Living a Life of Sacrificial Love for God and Others

Living a Life of Sacrificial Love for God and Others

There’s a revolution going on.

The revolution is called the Theology of the Body. It is a gift and legacy given to the Church and the world by Saint John Paul the Great. Centuries from now people will look back on it as a turning point in our understanding of what it means to be human, a unity of body and soul.  The Theology of the Body (TOB) is a large body of theology. As Pope, John Paul laid it out over the course of 129 lectures spanning five years. We use TOB as a framework to teach 6-12 graders about sexuality, chastity, vocation, what it means to be created male and female and, above all, what it means to be made in the image of God.

It’s more than a glorified “abstinence talk.” TOB is an anthropology that gives us keys to approaching some of life’s biggest questions. What is the meaning of life? Why are we made the way we are? What were we made for? Where do evil and suffering come from? What is the ultimate end of all this? The short answer is this: we are made in the image of God, which means we are made in the image of Love. We are made by Love, in the image of Love, and our purpose is to love and be loved. Jesus showed us what love is by His suffering and death. He showed us that love isn’t a cozy feeling. His heart wasn’t warmed by the thought of His passion, but filled with sorrow even to the point of death. His love for the Father meant obedience to His Will.

We were created to love—to make a gift of self. Saint Maximilian Kolbe has two incredible quotations on the nature of love. “Let us remember that love lives through sacrifice and is nourished by giving. Without sacrifice, there is no love.” The second is even simpler and sums up what it means to love quite plainly: “The cross is the school of love.”  Everything we need to know about how we are to love, we can find in contemplating the cross. On the cross, Jesus was poured out completely for the sake of the same people who put him there, including you and me (Philippians 2:5-8). His sacrifice was freely given and required nothing from us (John 10:17-18, Romans 5:8). The ultimate act of love is given for us and will not be withdrawn or canceled (Revelation 21:3). And the cross is more than an act to inspire us—it brought us salvation (1 Peter 2:24) and defeated death in the Resurrection (1 Corinthians 15).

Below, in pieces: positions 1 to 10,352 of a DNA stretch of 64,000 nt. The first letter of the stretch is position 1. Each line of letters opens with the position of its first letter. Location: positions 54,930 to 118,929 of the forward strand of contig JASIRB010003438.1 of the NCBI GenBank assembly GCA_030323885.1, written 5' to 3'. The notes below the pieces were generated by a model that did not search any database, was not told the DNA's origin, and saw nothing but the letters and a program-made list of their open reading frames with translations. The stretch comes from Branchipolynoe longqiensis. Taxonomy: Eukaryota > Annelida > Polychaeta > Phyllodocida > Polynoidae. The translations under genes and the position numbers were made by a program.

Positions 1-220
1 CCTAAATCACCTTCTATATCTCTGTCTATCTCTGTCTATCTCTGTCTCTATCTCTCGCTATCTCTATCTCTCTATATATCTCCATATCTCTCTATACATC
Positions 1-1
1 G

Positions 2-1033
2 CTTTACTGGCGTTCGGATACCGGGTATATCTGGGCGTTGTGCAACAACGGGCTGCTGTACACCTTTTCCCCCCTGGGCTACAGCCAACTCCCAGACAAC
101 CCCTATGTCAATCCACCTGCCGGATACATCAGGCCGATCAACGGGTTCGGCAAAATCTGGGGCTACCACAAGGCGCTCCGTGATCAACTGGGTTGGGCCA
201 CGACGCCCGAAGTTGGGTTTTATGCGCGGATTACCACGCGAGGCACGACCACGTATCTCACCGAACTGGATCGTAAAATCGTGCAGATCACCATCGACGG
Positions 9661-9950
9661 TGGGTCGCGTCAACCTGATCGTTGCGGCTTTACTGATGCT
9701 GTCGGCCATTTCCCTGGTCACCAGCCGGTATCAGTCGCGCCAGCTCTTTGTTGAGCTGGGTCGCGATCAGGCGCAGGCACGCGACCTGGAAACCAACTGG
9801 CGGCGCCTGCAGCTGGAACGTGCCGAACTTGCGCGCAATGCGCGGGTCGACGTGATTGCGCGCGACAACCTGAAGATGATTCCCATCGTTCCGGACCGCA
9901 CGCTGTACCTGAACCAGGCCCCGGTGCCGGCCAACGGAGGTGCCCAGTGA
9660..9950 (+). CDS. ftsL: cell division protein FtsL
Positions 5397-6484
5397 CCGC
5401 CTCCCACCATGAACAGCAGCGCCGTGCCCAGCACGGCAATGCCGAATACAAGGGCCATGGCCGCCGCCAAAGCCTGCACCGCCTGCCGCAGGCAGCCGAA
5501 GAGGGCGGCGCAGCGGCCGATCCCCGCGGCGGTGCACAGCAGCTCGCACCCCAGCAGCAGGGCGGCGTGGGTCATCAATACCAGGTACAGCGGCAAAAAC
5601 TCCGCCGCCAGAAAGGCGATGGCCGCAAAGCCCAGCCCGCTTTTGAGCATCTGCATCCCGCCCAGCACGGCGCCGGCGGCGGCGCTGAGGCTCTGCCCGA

Jesus gave us the Greatest Commandment in two parts. First, “You shall love the Lord, your God, with all your heart, with all your soul, and with all your mind.” The second is, “You shall love your neighbor as yourself.” And the example of what this love looks like is the cross. It is obedience to the will of God. It is sacrificial love given totally, freely, without condition or an expiration date, and desiring the good of the other for their own sake. It isn’t always emotionally rewarding and it is often the last thing we feel like doing. This kind of love isn’t hard; it’s impossible, without God.

That is why love is called a theological virtue. It comes from God. The unambiguous instruction to love God and love your neighbor is an opportunity to participate in the love of Christ. He shares with us His divine nature, which is love, and we return it by our love for Him and others. This cycle of self-gift, which begins for us here on Earth, is Heaven. It is the end for which we were made and it is nothing short of revolutionary.

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Click Here and You Could Have a Free Fiat!

Click Here and You Could Have a Free Fiat!

Did I get your attention?

Now I get to be a huge disappointment. There is no car giveaway. Sorry.

There’s good news though. Keep reading and there might still be a free fiat in this for you.

I love the Immaculate Conception. And by that I mean the Solemnity we celebrate today as well as the person. After all, the BVM did tell Saint Bernadette that she is the Immaculate Conception. Immaculate Conception is one of those Catholic buzzwords that can easily end up being so heady and profound that it loses any useful meaning. It did for me until a few years ago when I read for the first time what Immaculate Conception meant in terms that were so simple even I understood them.